The sad and sometimes vicious aftermath of a failed romance is difficult enough to deal with in your personal life. At work, it’s ten times worse. The reality is this: If things go bad, you should expect that one of you will have to leave the office. (If you’re at different levels in the hierarchy, things could be even worse, as I’ll talk about in a minute.)

Apart from the threat to your career, consider the toll it can take on you personally. Close your eyes for a moment, and visualize any romance you’ve had in the past that resulted in a break-up. (Happy thought, eh?) Now think about how things would have been if, after the break-up—whether you were the breaker or the breakee—you had to see that person every day. Yikes!

Now it might be that you are both sensible grown-ups and you both accept that when it’s over, you let it go, and you don’t mope around the office. That’s the best-case scenario. The problem is, you can’t guarantee it. Fatal Attraction is the worst-case scenario, where Michael Douglas tried to call things off with psycho Glenn Close and she boiled his kid’s bunny. That was actually the nicest thing she did. So the fact is, even the best-laid plans—and people—can go wrong, and you’ve got to be prepared for that.

If a romance ends badly, and you’re walking around openly heartbroken, your reputation will suffer because people will perceive that you’re out of control. If you’re right as rain but your former inamorata is walking around weeping, you’ll be perceived as a heel. Either way, it doesn’t do your image any good.

The watchword here is “look before you leap.” Don’t jump into an office romance without acknowledging what might happen down the road!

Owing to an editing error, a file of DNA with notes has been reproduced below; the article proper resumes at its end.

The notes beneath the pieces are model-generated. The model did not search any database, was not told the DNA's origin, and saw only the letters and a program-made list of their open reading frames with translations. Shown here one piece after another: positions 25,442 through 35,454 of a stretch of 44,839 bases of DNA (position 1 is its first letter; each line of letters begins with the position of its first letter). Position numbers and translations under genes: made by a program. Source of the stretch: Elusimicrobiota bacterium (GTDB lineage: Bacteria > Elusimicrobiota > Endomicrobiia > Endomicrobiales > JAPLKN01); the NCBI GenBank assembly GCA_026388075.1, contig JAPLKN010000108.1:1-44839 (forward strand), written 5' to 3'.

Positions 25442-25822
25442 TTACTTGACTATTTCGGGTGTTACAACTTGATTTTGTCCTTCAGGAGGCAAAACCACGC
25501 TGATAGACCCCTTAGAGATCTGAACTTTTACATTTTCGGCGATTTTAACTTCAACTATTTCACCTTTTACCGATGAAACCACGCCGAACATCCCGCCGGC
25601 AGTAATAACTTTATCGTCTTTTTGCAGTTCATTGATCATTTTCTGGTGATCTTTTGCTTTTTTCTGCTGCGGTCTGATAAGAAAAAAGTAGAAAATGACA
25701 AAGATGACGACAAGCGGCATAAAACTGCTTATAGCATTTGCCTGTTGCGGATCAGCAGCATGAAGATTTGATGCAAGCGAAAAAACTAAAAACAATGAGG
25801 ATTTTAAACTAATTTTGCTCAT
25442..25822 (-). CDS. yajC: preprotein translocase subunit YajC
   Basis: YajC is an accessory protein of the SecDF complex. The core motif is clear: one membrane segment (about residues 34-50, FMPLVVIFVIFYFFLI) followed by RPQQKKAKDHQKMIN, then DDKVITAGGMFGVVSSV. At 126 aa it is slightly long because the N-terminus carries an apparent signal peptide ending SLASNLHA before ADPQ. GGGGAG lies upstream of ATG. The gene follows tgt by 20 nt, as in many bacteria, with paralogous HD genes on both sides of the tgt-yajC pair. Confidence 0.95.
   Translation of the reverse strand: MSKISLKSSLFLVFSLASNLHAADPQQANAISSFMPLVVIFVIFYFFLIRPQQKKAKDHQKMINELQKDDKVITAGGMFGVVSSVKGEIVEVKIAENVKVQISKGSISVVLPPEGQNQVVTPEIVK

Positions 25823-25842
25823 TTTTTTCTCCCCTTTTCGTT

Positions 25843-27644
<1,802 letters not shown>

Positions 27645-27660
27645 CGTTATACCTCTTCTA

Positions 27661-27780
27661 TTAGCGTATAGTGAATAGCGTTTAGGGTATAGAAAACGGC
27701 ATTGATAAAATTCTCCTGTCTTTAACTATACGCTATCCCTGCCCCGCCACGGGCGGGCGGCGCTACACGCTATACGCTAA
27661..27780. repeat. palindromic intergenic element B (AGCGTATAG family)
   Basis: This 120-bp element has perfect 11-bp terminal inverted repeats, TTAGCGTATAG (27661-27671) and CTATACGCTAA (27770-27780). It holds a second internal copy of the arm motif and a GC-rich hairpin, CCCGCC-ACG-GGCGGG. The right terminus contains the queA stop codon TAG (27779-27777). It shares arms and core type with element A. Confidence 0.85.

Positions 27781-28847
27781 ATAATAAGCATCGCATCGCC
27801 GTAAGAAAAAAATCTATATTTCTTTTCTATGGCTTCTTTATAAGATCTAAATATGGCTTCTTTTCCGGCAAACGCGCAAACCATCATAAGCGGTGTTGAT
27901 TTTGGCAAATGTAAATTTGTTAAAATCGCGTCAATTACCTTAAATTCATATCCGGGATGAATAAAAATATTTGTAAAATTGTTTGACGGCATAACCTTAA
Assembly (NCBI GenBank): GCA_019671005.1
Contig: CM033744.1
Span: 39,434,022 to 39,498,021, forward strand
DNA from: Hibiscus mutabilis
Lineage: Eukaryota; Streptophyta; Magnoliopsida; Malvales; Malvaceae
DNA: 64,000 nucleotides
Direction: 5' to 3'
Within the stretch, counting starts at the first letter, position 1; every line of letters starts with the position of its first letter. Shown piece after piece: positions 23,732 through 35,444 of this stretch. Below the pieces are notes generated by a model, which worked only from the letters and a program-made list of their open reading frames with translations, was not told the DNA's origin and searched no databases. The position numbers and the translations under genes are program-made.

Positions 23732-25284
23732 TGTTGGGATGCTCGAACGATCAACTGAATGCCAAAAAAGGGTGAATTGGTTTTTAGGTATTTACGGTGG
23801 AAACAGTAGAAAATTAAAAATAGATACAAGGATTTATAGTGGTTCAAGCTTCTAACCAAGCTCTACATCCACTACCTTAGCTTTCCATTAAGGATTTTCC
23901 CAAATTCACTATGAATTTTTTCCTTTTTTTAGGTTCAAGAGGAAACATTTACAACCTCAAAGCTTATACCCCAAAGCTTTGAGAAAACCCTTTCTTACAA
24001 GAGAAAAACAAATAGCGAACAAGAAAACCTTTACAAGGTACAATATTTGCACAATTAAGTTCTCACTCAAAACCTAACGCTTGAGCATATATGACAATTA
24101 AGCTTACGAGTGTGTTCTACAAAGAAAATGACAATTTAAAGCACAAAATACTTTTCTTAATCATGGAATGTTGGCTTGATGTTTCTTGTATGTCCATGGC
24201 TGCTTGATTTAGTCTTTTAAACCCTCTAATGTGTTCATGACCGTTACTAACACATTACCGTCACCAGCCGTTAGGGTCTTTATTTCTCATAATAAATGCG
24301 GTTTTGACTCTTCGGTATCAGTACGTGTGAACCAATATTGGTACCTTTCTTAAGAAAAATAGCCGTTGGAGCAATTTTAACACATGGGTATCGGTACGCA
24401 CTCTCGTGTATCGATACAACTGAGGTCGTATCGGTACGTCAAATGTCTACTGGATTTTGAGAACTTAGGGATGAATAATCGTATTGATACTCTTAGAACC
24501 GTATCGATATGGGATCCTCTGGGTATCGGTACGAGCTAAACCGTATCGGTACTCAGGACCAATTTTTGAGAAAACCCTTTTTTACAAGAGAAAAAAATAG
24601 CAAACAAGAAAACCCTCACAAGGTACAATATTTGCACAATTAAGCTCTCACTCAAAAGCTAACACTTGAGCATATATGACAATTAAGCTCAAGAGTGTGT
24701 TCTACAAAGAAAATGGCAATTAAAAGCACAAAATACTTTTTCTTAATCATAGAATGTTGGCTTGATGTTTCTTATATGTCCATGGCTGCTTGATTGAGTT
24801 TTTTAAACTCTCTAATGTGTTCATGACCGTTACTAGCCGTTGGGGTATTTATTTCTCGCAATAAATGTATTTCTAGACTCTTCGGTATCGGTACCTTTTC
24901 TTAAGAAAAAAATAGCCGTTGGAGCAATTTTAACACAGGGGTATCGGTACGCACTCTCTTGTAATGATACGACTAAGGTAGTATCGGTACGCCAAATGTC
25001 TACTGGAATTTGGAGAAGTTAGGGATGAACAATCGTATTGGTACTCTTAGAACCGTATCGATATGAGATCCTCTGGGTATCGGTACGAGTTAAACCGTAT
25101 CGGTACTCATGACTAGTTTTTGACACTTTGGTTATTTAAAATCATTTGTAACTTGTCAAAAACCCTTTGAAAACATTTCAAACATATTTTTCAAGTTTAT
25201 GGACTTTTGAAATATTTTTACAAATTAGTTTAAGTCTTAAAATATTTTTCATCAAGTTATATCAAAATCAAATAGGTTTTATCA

An affair with someone married can’t end happily.

This was the only hard and fast rule that I heard from everybody I interviewed. “If you’re married, keep your pecker (or feminine equivalent) in your pants,” advised one lawyer. Enough said.

If you do conduct an office romance, here's how to do it

Nothing destroys a career faster than a badly-handled romance. The key words in that sentence are “badly-handled.” If you’re single, your romantic target is single, and you decide to leap into the arms of Eros, here’s how to conduct yourselves to minimize the fall-out:

To tell or not to tell? It’s not as big a deal as you think.

When people get together at the office, one of the issues that comes up is: should we tell anybody? I heard opinions both ways. Some people say, “Don’t tell. It’s your own business.” Other people say, “Tell. They’ll find out anyway.” Most people say, “It doesn’t matter whether you tell or not. Everybody will know anyway.” It’s what people call “water-cooler osmosis.” There’s something in the air, and eventually people will put the pieces together and figure out what’s going on.